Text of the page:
Stanislav Lunev, the highest-ranking GRU defector, claimed that such Russian-made devices exist and described them in more detail.[10] The devices, "identified as RA-115s (or RA-115-01s for submersible weapons)" weigh from fifty to sixty pounds. They can last for many years if wired to an electric source. In case there is a loss of power, there is a battery backup. If the battery runs low, the weapon has a transmitter that sends a coded message either by satellite or directly to a GRU post at a Russian embassy or consulate. According to Lunev, the number of "missing" nuclear devices (as found by General Lebed) "is almost identical to the number of strategic targets upon which those bombs would be used."[10]

Maybe you think these guys are a bunch of fakes. You have permission to dismiss one of the three. When asked about suitcases, a fourth,  retired General Vladimir Dvorkin, said (Frontline)

Not that I'm aware of. Both United States and Russia of course built tactical nuclear weapons that were quite small in size ... . We had, for example, what we called atomic demolition munitions, that were designed to be carried in a backpack. ... I doubt that there was ever anything that was specifically designed to be carried in something that looked like a suitcase, though I couldn't rule it out. 

Dvorkin’s denial that any military nukes are missing is quoted in (San Diego Union-Tribune) “How threat of loose Soviet nukes was avoided.” But his own reasons for certainty are weak. The article authors assert that if there were loose nukes, we would have seen some uses. But,

  • Although Russian military nukes are not nearly as safe as ours, arranging for one to explode is not  trivial for a terrorist. And with a few years of waiting, the tritium goes stale.
  • Nukes of all kinds would have been eagerly bought by Pakistan or North Korea, so the unaccounted would never reappear.
  • The suitcase nukes were under the control of the KGB, not the military. With Soviet compartmentalization, Dvorkin might have not known.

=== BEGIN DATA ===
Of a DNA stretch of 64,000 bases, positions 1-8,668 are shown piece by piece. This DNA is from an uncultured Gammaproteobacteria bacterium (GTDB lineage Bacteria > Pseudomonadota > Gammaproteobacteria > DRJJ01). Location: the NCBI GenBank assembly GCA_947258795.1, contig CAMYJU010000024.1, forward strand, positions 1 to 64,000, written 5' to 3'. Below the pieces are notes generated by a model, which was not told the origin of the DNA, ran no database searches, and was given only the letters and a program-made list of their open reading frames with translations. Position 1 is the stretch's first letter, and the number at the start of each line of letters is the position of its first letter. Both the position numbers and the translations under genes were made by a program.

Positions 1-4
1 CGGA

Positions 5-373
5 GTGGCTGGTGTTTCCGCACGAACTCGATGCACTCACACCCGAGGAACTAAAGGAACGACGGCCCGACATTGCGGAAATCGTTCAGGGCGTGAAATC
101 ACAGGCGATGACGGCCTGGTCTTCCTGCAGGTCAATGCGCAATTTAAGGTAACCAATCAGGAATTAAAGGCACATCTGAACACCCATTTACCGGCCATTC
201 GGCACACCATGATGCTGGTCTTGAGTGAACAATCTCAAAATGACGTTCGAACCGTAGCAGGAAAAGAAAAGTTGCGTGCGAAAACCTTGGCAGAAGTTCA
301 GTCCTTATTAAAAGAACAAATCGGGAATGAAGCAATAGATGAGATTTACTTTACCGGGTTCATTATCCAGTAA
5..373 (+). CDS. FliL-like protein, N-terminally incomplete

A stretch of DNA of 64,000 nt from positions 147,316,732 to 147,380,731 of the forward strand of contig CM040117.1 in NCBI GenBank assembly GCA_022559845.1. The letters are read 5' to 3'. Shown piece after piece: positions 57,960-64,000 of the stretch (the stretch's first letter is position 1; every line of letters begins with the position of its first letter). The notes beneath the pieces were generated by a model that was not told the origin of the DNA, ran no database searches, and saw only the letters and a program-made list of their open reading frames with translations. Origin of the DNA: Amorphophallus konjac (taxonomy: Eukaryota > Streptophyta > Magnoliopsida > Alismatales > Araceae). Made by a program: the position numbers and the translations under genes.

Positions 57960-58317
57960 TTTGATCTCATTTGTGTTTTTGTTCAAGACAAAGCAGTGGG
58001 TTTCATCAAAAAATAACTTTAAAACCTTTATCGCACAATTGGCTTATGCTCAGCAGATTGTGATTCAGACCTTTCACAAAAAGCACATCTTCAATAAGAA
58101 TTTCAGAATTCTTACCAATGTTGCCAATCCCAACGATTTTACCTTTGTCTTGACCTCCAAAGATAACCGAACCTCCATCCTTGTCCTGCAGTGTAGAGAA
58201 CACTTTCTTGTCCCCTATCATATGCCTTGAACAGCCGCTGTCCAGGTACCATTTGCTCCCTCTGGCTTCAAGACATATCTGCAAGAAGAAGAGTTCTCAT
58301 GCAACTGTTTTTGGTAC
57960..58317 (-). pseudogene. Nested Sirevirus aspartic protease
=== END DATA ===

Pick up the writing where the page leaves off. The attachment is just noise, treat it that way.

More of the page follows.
• At the peak, in 1988. the Soviet Union had about 45,000 nuclear warheads.  It is down to about 7000. Not a single  RA-115 suitcase nuke has been volunteered by the Russians as having been destroyed. The Russian line is they never existed. So if they did exist, what happened to them?

So we’re down to the style of the style of luggage. This can be answered at the next Fashion Week. But can a roller-nuke outlast the zippers and wheels?

The statement has been made that the shelf life of Russian nukes is short compared to U.S. ones. This is not open source. But the basics are simple:

  • Plutonium emits neutrons, which cause all kinds of materials to fall apart. Special materials, produced only by the U.S., can reduce this. Standard explosives are used, possibly with additive stabilizers.
  • The plutonium itself tends to fall apart. Alloys help. Secret alloys may help more.
  • Electronics  tends to fail. Spacing/shielding within the complete gadget is not adequate to prevent this.The problem extends to parts not normally thought of as sensitive. The U.S. makes rad-hard parts that others do not.
  • The tritium in a boosted weapon, which these days means all of them, has to be periodically flushed and replaced.

But there are many ways to skin a cat. North Korea makes tritium. Lunev stated that the Soviet RA-115 could survive for many years. Semiconductors are not essential. Tubes have been used in the past, and some special types, like the sprytron, still are.

Suppose you have a few samples of a non-optimal, miniature implosion device, such as a Soviet RA-115. It’s non optimal because it uses linear implosion. But it gives you precise geometries, and you know that it worked. It may still work if  the tritium is flushed and the explosives are replaced. You might be able to scale it up a bit. Remember that everything about a North Korean rocket is a little shoddy. It’s heavier than it should be. The motor is not efficient. It’s not accurate. But it’s hardly the point to make a thing of beauty.

Is it?

Philippines’ Duterte to Tillerson, “Your humble friend”

(Reuters) Philippines’ Duterte to Tillerson: ‘I Am Your Humble Friend’.

Against the background of badmouthing the U.S., Duterte’s comment may have real meaning. It was accompanied by expressions of sympathy regarding Korea and China.